I feel that to be a great return on the emotional and time investment, don’t you?

4 Comments

  1. anne rossetti (mary's sister)

    “the hormones the body releases to run on crisis can and do cease once in a while and this is when we crash” – and, that crash can be deep, dark, and long lasting. People tend to come through with tremendous support during what is percieved as a “crisis”, an illness, death, family separation – then, they go back to their own lives believing the “crisis” has passed. For long-term care-givers like you the “crisis” never passes. Something as basic as sleep deprivation can cause a total breakdown (there’s a reason its used as a form of torture). Reading this post, my heart breaks for you. I know, although in different circumstances, something of what you are going through, and I wish I had some words to help other than afirming that you are absolutely 100% perceptive in what you say. I hope that you find those “long-distance” supporters in your life. love to you … Anne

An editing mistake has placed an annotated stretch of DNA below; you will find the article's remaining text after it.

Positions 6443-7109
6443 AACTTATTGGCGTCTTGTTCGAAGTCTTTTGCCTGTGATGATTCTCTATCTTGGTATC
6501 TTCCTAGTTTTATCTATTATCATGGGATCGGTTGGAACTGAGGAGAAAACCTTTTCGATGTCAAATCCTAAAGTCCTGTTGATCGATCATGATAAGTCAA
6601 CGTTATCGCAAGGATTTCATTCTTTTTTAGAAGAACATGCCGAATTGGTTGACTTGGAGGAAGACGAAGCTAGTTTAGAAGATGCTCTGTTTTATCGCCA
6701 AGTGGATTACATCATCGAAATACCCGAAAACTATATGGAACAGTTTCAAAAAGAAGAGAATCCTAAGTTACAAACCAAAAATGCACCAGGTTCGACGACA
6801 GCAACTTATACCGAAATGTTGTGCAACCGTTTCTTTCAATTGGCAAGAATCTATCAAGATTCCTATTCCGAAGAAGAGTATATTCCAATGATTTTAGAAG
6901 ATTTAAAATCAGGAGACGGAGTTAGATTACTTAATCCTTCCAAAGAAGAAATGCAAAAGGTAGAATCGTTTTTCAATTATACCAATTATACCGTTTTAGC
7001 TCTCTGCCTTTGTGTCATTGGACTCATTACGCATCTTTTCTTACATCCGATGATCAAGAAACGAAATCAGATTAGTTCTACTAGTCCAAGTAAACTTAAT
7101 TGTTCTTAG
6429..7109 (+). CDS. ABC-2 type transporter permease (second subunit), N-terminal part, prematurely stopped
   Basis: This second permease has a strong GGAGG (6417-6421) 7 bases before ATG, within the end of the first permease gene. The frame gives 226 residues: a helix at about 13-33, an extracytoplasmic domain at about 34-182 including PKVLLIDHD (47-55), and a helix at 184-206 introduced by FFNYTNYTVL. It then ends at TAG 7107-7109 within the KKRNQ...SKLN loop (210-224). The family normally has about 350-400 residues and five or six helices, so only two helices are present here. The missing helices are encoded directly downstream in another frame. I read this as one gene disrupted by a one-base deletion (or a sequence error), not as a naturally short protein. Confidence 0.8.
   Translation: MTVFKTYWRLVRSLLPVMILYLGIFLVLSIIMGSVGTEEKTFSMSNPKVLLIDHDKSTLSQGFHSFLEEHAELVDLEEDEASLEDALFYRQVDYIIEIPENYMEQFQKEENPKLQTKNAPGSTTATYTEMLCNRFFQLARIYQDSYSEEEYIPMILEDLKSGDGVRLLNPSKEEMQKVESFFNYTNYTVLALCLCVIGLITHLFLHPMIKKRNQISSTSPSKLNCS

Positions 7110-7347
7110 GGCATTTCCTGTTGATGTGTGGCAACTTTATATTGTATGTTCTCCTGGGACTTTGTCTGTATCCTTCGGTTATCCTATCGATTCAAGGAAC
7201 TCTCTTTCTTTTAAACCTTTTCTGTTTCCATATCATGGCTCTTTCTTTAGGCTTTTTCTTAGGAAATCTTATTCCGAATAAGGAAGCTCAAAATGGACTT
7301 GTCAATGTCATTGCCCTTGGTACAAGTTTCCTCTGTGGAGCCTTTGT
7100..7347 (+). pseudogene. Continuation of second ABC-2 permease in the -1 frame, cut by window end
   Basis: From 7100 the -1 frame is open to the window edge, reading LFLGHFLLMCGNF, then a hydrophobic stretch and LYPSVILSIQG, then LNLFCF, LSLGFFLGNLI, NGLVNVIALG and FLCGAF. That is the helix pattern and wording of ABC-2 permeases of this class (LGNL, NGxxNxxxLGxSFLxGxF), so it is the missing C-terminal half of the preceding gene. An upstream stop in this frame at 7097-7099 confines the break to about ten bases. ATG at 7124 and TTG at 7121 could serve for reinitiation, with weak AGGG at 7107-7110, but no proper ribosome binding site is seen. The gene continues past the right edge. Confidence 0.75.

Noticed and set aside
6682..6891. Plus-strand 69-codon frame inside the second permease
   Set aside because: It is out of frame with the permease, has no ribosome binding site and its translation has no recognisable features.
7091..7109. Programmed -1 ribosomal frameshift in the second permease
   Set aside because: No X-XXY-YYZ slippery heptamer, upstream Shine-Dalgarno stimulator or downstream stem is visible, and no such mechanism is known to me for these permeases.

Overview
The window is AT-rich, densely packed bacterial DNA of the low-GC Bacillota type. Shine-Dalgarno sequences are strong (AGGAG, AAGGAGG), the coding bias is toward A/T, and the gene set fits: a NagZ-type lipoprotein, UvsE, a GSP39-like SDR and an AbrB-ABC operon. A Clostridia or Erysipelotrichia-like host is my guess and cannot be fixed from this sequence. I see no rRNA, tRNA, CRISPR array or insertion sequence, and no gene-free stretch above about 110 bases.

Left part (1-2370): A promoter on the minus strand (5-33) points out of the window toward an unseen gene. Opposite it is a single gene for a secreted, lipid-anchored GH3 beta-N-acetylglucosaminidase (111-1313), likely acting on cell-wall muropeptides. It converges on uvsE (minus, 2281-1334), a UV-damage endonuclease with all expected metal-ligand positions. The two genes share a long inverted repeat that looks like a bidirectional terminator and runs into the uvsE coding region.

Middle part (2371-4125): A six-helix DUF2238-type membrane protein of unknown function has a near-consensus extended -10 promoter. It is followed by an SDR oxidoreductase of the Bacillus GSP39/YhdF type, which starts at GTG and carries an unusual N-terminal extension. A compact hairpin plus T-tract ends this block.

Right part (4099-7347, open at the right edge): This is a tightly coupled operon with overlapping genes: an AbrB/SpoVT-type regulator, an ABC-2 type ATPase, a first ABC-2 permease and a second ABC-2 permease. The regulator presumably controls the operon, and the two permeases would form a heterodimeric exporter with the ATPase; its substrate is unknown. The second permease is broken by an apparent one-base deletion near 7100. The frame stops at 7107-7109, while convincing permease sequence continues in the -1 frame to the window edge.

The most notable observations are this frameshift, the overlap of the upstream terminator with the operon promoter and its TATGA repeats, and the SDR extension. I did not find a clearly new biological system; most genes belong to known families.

• mamabear

      This change in hormones is a major factor in why people get PTSD/complex PTSD. It’s amazing how the brain works, yet it’s why I will likely be “mentally ill” for the rest of my life. That’s okay though, I am surrounded by fellow nuts and happy with that. I’ve done this gig nearly my entire life – if it wasn’t one person, it was another – but I know a lot of others who have not. :'( It’ll never be easy but it will always be worth it.

  2. Mary Smith